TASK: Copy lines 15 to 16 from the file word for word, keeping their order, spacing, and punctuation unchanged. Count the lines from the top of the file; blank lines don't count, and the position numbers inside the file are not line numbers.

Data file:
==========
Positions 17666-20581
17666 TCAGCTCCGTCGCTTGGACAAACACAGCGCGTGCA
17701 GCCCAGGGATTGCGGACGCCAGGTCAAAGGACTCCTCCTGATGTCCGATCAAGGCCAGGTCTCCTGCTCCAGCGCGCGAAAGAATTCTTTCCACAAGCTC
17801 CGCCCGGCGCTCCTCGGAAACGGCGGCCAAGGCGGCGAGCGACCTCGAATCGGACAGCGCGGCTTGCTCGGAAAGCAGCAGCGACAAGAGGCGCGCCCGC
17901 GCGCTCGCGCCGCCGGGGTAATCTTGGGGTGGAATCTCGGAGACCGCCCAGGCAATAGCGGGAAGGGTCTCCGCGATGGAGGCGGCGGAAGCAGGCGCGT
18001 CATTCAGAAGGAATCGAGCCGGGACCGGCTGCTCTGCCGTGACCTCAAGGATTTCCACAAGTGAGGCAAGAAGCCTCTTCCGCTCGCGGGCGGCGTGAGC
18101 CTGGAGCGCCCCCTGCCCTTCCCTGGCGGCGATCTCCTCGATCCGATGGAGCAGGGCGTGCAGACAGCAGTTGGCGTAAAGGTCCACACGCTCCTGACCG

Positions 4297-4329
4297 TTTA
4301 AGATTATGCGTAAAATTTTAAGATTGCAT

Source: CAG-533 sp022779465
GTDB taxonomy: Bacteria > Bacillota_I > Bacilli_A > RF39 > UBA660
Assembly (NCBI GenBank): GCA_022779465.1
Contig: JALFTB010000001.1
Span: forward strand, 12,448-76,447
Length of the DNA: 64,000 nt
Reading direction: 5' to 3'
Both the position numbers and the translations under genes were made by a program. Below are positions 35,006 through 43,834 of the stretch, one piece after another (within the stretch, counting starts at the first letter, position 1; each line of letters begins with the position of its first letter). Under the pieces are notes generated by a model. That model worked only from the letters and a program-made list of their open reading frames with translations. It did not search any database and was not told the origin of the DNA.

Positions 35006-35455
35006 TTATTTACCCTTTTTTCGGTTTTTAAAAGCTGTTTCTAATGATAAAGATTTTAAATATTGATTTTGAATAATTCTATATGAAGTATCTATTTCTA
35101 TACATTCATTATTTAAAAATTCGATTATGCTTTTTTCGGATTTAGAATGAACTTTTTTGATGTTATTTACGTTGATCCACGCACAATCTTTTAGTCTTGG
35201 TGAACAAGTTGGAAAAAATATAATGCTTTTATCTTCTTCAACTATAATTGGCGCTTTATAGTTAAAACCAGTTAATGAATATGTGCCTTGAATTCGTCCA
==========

Span: forward strand, 12,448-76,447
Length of the DNA: 64,000 nt